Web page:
Embrace Cloud, But Not at The Cost of Your Ecosystem
There is this great quote from the famous Hollywood flick, Spider-man, “With great power comes great responsibility.” The current biggest industry on this earth, the IT sector, has recently come to terms with this much-used scripted quote as New York Times published a story on ‘Power, pollution and the internet’. This report exposed an issue which was mostly unseen or unnoticed by the industry champs. Here comes the question of cloud computing vs. environment efficiency.
What is the common notion about the energy efficiency of cloud computing? Ask the folks around and you will be amazed at their answers. Most of us perceive cloud service as something really brilliant when it comes to energy consumption. Cloud is like socialism. All private properties merge into a single one. To put it in a simple way, if all the Americans stop using their own vehicles and start using public transport systems, it will save the fuel consumption up to a great extent. So when you are checking the latest tweets from your smart phone, companies are using Gmail or Google Drive instead of using their own individual servers; it must be cutting the energy consumption.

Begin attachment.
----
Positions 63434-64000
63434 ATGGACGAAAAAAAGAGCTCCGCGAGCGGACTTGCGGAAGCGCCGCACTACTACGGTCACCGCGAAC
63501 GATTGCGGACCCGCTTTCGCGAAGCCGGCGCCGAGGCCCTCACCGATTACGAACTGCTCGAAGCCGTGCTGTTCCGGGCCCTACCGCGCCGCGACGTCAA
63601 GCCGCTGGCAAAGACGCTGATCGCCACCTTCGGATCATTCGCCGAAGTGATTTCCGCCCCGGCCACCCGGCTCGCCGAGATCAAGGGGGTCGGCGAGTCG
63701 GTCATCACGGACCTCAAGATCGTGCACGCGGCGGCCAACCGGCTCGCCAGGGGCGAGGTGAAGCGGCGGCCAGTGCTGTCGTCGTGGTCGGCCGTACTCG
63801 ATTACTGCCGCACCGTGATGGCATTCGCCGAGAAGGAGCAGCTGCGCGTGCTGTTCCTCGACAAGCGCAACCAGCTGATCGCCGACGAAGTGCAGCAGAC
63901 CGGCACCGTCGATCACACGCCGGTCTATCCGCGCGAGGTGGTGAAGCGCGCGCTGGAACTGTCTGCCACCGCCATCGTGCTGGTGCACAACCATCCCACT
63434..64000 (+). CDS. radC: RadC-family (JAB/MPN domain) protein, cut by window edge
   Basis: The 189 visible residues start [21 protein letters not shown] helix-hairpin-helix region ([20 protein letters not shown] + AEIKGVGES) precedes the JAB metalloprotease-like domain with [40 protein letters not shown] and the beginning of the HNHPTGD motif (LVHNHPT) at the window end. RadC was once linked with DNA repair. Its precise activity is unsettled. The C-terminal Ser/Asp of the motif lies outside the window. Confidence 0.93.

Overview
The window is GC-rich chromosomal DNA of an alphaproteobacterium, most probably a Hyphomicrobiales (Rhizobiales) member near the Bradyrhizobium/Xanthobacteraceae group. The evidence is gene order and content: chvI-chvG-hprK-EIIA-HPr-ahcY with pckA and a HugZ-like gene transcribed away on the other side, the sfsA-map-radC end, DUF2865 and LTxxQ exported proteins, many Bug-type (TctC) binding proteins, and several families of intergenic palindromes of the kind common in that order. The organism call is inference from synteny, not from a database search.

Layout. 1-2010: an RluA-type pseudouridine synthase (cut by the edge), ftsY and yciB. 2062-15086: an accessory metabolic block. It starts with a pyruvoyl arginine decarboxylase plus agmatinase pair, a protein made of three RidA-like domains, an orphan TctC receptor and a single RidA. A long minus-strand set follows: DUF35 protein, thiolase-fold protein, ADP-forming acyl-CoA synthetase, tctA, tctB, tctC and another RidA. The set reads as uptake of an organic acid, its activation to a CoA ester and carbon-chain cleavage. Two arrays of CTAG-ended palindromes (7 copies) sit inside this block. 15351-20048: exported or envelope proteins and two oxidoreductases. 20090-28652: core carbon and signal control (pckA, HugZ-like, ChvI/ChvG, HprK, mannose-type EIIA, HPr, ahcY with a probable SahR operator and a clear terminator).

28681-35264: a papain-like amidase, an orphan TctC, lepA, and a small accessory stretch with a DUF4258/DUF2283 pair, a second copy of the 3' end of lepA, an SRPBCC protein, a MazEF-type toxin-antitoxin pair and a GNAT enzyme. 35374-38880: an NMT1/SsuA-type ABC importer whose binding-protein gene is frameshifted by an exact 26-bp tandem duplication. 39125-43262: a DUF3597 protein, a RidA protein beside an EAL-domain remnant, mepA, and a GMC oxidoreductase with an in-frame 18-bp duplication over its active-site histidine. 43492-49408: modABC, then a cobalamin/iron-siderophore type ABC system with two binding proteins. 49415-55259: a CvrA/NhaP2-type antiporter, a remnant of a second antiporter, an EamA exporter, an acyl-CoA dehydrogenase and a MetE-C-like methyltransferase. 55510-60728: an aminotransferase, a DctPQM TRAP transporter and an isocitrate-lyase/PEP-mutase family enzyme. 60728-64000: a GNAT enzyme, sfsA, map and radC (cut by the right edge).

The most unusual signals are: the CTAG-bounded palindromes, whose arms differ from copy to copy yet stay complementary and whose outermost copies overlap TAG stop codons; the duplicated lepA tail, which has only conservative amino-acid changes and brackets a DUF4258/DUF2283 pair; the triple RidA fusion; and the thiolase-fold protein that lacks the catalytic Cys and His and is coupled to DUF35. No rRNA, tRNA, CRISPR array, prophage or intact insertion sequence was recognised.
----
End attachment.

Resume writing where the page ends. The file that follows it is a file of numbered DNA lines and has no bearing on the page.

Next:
But things are not that simple with cloud. It’s true that with cloud, individual usage of servers has seen a steep decline. Google, Facebook, Twitter, PayPal, banks are taking care of your important business and personal data by storing it in their own servers. In fact, technically, they are securing data of millions or zillions of users like you. So those millions or zillions of users are not consuming that amount of electricity which could have been used in the absence of Google or PayPal’s servers.
Now, let’s try to paint a picture of those cloud giants’ thousand square feet long servers or data centers. It’s not a small IBM server, but a mammoth size data center with thousands of huge servers dedicated to millions of users. To maintain that mammoth thing work properly without any slow down or sudden crash, you need to create an endlessly running backup support. No rest, no switching off, no holiday for those data centers. And this endless service is possible only at the cost of an incredible amount of power supply. If I go by the numbers then it’s nearly “30 billion watts of electricity” the whole global digital warehouse consumes at large.
So ‘introspection’ is the ultimate call of the hour for all the cloud giants across globe.
By Durba Sengupta